New particle formation in the indoor environment
The presence of particles suspended in air is associated with negative health effects, including respiratory and cardiovascular issues. While some particles are emitted directly to the air from a source, such as from combustion, formation of new particles through atmospheric chemical reactions is less obvious to the casual citizen.
Home Diagnosis brings HOMEChem to Public Television: Showcasing the research findings of the Sloan Foundation’s HOMEChem experiment and Chemistry of Indoor Environments
By Grace Lunsford HOMEChem will soon be making its national broadcast debut in Season Two of Home Diagnosis in 2020. Hosted by Grace and Corbett Lunsford of the Youtube Channel “Home Performance”, they helped tell the story through dozens of videos made at the HOMEChem/UT Test house in 2018. “We are so excited to have […]
IndoorChem at AAAR 2019 in Portland, OR
This blog post was written by Rachel O’Brien, Assistant Professor at William & Mary (profile, twitter). The American Association for Aerosol Research (AAAR) is holding its 37th annual conference on October 14-18th at the Oregon Convention Center in Portland Oregon. Grantees from the Chemistry of Indoor Environments program will be presenting results in multiple platform […]
The report from Kaunas: ISES-ISIAQ 2019
This blog post was written by Erica Marie Hartmann, Assistant Professor at Northwestern University (profile, Twitter). Last week, the International Societies of Exposure Science (ISES) and Indoor Air Quality and Climate (ISIAQ) had their joint meeting in Kaunas, Lithuania. The meeting featured a lot of great research on topics ranging from the thermal comfort of […]
Live Webcast: AAAS Chemistry in Indoor Environments Symposium
This meeting is organized by the AAAS Research Competitiveness Program. Thursday, September 19 8:15am – 7:00pm 1200 New York Ave NW, Washington, DC Humans on average spend approximately 87% of each day in their houses and offices, and another 3-4% in their cars, all indoor environments where we can be exposed to a diverse range […]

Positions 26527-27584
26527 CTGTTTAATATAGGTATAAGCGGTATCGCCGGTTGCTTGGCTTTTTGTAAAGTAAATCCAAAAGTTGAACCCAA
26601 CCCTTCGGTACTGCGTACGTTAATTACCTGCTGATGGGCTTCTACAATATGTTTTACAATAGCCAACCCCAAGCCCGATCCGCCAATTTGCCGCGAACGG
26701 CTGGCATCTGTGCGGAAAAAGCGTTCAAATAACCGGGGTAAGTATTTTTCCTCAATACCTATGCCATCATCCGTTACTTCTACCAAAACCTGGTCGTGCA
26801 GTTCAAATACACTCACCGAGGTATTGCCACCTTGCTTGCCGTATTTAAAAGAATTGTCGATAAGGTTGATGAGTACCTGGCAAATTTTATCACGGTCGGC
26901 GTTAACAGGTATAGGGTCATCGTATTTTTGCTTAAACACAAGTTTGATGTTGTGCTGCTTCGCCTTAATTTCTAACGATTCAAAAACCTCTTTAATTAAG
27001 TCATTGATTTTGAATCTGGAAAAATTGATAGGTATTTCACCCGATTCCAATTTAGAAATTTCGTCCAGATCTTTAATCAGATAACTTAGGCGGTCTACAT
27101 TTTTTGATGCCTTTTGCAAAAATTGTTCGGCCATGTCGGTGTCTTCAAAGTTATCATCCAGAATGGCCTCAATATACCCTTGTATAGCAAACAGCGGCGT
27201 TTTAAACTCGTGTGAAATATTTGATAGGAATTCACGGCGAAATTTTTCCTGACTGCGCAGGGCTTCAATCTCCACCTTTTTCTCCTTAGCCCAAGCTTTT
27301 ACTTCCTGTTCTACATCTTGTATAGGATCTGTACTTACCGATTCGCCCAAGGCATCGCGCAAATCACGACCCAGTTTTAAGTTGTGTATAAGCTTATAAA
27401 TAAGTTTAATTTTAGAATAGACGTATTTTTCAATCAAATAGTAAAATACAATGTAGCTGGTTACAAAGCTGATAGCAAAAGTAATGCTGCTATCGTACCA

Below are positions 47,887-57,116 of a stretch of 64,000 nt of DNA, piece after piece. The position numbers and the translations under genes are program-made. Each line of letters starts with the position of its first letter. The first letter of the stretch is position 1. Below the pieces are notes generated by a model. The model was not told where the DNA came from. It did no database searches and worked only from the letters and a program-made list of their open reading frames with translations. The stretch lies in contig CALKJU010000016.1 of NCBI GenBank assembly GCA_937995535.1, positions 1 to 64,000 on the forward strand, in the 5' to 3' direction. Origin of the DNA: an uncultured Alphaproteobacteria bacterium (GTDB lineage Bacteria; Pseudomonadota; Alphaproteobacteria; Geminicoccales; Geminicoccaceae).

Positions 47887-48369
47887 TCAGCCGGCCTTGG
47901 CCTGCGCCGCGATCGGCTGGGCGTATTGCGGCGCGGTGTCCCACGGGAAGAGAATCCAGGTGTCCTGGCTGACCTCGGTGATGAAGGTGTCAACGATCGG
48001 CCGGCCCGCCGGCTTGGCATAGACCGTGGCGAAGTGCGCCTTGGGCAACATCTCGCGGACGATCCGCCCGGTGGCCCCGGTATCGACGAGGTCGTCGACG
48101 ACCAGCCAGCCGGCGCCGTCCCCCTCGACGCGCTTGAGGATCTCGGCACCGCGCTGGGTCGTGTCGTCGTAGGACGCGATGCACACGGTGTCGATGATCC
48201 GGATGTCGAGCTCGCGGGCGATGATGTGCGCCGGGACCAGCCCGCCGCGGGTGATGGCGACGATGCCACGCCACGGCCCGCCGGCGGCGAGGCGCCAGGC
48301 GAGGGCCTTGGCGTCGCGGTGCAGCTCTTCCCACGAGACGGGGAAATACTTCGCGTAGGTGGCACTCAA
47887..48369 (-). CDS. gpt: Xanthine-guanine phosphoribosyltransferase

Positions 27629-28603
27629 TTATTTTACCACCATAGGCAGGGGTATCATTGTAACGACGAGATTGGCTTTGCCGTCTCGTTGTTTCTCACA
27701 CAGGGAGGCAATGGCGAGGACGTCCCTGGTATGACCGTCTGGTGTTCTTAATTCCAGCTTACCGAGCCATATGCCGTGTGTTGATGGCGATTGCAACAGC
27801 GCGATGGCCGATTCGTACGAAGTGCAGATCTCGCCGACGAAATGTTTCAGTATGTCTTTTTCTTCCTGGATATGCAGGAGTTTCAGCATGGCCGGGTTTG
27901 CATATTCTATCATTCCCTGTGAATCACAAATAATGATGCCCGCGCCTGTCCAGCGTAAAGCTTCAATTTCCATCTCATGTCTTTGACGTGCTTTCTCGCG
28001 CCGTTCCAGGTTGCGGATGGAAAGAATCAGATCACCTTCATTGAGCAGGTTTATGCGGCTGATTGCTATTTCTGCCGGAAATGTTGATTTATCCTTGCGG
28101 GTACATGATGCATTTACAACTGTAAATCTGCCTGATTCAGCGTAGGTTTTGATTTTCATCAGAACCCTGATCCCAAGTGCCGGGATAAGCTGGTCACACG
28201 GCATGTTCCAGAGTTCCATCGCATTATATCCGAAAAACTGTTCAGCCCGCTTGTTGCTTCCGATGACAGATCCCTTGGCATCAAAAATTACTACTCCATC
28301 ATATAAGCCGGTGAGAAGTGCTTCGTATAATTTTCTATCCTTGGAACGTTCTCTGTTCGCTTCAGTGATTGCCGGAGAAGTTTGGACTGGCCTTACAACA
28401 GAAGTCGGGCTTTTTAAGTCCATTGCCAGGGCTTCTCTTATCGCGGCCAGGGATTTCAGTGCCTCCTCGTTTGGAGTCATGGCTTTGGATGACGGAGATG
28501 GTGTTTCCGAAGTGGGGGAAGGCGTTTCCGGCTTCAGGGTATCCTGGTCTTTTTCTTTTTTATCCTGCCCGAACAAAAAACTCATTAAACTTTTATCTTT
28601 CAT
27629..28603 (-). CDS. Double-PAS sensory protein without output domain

Indoor Ammonia: It’s all about that base
Since ammonia concentrations are much higher indoors than outdoors, there must be indoor sources which emit ammonia. We know that ammonia is emitted from cleaning products, building materials, tobacco smoke, cooking activities, and humans (through exhaled breath and sweat).
CIE and MoBE participation at the ISES-ISIAQ joint conference in Kaunas, 2019
This blog post was written by Erica Marie Hartmann, Assistant Professor at Northwestern University (profile, Twitter). By Pudelek (Marcin Szala) – Own work, CC BY-SA 3.0, Link The International Societies for Exposure Science (ISES) and Indoor Air Quality and Climate (ISIAQ) are having a joint meeting August 18-22, 2019 in Kaunas, Lithuania. Grantees from both […]
The ARTISTIC Field Campaign: an interview with Demetrios Pagonis
One of the biggest conclusions from the ARTISTIC campaign is how much people and our indoor activities impact indoor air quality, from the emissions on our breath, the emissions that come from our activities and the chemical products that we use; these things all change the chemistry of indoor spaces.
3D printers and air pollution
Breathing in these large amounts of very small particles may lead to effects in our respiratory system. These particles are so small that they can cross over to the blood stream and reach other organs.